Well, I’m not quite sure I’ve ever actually eaten food before dining at Daniel earlier this week. Thanks to a birthday gift from the most thoughtful, generous girlfriend on the planet, I had the pleasure of experiencing Daniel Bouloud’s two Michelin Star flagship located in the heart of Manhattan.
Calling Daniel exquisite almost feels like an understatement. From the moment you step through the threshold off the city street, it’s as if you’re transported to another place. It exudes this sense of opulence that for the uninitiated, like myself, borders on being intimidating. Though at the same time, it seems welcoming. Inviting you in with its European flair. Traditional titles are replaced with “Monsieurs” and “madame”. The entire production makes you feel special.
Our reservation was the first of the night, meaning we arrived a bit before dinner service. The dining room was kept behind closed doors while we waited in the lounge for its grand reveal. Even the simple act of the staff opening the doors felt fine tuned and rehearsed. Ushered to the outer edge of the dining room, we were seated on the same side of the table overlooking the main dining area. It was the perfect view of the ballet like operation of a typical night at the restaurant.
Each staff member seems to have their designated spot, with people stationed at each corner of the room. Everyone keeps busy, keeping a constant watch on every table. For the two of us, we had the attention of five employees throughout the night. It’s not possible to feel neglected.
After having the menu options explained to us, we chose the four course meal, consisting of two dishes from the appetizer side, one from the main course, and one dessert. Everything looked
amazing. After placing our orders we were promptly treated to an amuse-bouche of herbed ricotta on a Parmesan cracker. Simple as it sounds, it set the bar for the night, leaving our jaws on the floor out of sheer astonishment at how flavorful it was. The meal continued with one hit after the other. A second amuse-bouche of carrots prepared three ways, and then our first real course. I started with a melon soup, a cold soup consisting of a melon blend, prawns, lemon coulis, and espelette pepper oil. The prawn was cooked “ishiyaki,” coming out sizzling on a hot stone, carved up and plated tableside. It was as much a show as it was a meal. Attention was paid to every detail. My girlfriend’s seafood salad was held back until mine was plated, at which point they were placed on our table simultaneously. Their service is down to a science.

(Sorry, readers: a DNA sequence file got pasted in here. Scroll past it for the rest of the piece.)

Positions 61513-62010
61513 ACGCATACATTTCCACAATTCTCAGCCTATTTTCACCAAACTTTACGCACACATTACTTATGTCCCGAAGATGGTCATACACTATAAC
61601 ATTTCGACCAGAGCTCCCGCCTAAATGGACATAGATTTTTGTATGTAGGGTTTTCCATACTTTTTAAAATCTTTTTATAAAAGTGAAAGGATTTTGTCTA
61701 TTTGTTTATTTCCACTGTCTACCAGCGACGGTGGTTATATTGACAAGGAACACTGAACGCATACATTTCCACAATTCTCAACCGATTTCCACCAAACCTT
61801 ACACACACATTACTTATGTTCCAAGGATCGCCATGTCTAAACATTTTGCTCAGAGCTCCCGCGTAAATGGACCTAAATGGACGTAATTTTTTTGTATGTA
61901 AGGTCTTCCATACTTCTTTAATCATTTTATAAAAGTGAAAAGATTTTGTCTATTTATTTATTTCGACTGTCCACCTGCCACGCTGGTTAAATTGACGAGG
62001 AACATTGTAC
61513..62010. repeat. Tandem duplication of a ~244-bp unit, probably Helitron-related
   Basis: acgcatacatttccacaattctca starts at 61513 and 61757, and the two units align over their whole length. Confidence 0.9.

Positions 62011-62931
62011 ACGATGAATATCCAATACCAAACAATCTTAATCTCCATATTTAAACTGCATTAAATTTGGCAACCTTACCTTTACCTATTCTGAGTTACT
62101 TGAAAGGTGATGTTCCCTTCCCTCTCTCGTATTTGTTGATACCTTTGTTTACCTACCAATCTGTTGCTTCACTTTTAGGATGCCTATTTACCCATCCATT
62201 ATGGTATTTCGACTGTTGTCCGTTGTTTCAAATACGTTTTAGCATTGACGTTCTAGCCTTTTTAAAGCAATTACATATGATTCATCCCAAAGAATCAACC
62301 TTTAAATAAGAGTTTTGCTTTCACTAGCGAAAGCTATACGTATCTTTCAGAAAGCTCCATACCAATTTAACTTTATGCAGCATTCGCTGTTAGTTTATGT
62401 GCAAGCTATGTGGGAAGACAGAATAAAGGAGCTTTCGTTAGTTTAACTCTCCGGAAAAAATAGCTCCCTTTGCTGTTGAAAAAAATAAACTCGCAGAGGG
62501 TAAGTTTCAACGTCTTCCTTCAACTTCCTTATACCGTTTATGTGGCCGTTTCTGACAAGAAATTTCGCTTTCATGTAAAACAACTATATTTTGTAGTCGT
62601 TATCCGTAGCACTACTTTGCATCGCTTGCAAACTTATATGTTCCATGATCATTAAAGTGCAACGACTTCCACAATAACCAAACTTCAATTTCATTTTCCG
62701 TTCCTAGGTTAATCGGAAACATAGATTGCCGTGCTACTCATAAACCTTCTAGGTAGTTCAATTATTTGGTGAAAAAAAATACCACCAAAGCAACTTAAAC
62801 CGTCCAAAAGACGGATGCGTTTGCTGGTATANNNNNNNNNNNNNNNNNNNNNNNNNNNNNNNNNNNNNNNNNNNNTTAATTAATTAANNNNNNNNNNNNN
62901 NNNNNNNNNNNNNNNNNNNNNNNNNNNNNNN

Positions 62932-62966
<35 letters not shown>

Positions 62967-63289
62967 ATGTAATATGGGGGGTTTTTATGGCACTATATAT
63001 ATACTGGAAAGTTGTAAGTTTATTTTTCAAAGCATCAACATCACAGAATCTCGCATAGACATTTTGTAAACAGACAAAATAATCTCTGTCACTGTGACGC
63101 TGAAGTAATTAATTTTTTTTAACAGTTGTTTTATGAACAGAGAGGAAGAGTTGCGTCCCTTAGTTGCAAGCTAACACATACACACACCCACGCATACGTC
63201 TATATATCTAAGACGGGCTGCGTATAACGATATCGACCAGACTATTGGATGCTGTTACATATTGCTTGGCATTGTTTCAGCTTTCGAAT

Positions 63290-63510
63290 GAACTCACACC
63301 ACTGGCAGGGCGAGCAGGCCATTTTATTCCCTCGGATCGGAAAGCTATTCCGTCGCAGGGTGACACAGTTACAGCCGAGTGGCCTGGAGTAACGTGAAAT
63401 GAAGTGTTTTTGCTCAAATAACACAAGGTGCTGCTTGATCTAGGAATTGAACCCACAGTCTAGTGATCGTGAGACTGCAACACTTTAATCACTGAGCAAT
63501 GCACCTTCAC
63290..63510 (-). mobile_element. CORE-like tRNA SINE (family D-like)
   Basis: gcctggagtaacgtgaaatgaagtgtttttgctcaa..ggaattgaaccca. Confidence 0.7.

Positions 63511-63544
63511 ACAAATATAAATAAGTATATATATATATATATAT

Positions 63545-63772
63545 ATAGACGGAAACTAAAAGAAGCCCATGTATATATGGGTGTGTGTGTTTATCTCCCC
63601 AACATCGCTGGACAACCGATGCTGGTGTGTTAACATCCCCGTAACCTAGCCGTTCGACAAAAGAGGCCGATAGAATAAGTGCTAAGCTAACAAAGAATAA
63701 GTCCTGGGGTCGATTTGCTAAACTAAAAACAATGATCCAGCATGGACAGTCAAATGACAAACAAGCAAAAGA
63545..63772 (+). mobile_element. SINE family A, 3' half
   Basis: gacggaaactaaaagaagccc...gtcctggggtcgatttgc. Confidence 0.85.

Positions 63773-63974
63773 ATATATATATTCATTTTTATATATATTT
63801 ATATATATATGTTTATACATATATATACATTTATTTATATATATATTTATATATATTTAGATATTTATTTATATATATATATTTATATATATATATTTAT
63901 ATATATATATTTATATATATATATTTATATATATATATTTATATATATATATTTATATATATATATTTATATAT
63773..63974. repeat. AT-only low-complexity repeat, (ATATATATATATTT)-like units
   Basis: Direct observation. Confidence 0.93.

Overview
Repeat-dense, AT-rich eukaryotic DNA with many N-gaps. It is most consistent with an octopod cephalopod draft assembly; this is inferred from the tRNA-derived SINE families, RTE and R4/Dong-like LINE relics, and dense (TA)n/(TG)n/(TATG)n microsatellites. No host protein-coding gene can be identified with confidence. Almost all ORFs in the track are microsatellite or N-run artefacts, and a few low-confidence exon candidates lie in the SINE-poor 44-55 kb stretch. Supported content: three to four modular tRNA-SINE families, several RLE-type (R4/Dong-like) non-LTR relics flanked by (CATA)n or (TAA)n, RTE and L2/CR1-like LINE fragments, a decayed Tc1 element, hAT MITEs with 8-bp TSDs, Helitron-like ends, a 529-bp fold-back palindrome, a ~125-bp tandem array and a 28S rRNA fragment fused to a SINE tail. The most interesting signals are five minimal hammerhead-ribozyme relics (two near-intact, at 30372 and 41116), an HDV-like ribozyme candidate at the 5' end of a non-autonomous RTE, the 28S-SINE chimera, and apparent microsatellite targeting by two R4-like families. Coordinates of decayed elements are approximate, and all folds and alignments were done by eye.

Next came the gnocchi with chanterelle mushrooms, fava beans, parmesan, and lamb’s quarter and the lobster tail a la plancha. Each subsequent bite was better than the last. We didn’t even feel full till the very end of our meals due to our focusing so much on the flavors. Our main dishes, the suckling pig and Wagyu beef continued to astonish, taking us to our area of expertise, dessert.
Throughout our meal, as our waitress checked on us and brought us our courses, she had the chance to converse a bit. She asked us if we were celebrating anything special, to which we explained it was a birthday dinner. We also took the time to tell her we were both pastry students at The CIA, and were incredibly impressed with our meal. She took our order of the Kidavoa (Madagascar Cacao, Selim pepper chocolate sable , star anise caramel ice cream, and banana – lime confit mousse), and the Bolivie (chocolate dentelle, cru savage bavaroise, roasted cocoa nib, ma khan berry ice cream, and smoked Mexican vanilla – chocolate cremeux). When she arrived back at our table with our order, she presented us with a third plate of the Rhubarbe dessert, explaining that the chef wanted to give us a taste of one of their fruit options, as we had both ordered chocolate. The plate was also inscribed with a chocolate “Happy Birthday” and was adorned with a white chocolate birthday candle. It was an incredibly kind gesture and a perfect example of hospitality at its finest. At the conclusion of our meal, we were given an assortment of petit four, consisting of fresh madeleines, mini tarts, and chocolates as well as personalized printed birthday menus containing every item we ordered. It was a wonderful way to commemorate an exceptional meal. As we prepared to leave, our waitress approached us to let us know we should stick around, as the Maitre D’ wanted to give us a tour of the kitchen. We graciously accepted the offer and remained seated.
When he arrived, he greeted us with a handshake and asked about our education. We explained where we stood in the program as he led us to the back. Seeing a Michelin kitchen in action was an eye opening experience. It peels back the layers and lets you see where the magic lay, in the hands of the cooks. We were brought station to station, and given a rundown of their production. It was truly the perfect way to cap off an unbelievable experience.
I left the restaurant in awe. Both my dining companion and I giddily walked back to Grand Central, recounting the dreamlike night we had just had the pleasure of enjoying. It set the bar for what we could attain. This is what we are capable of. This is the standard that we have to hold ourselves to. I had never experienced anything quite like this, and I hope it won’t be the last. It was the perfect way to celebrate, and I am incredibly grateful for this opportunity. I eagerly await the next time I will be able to visit again.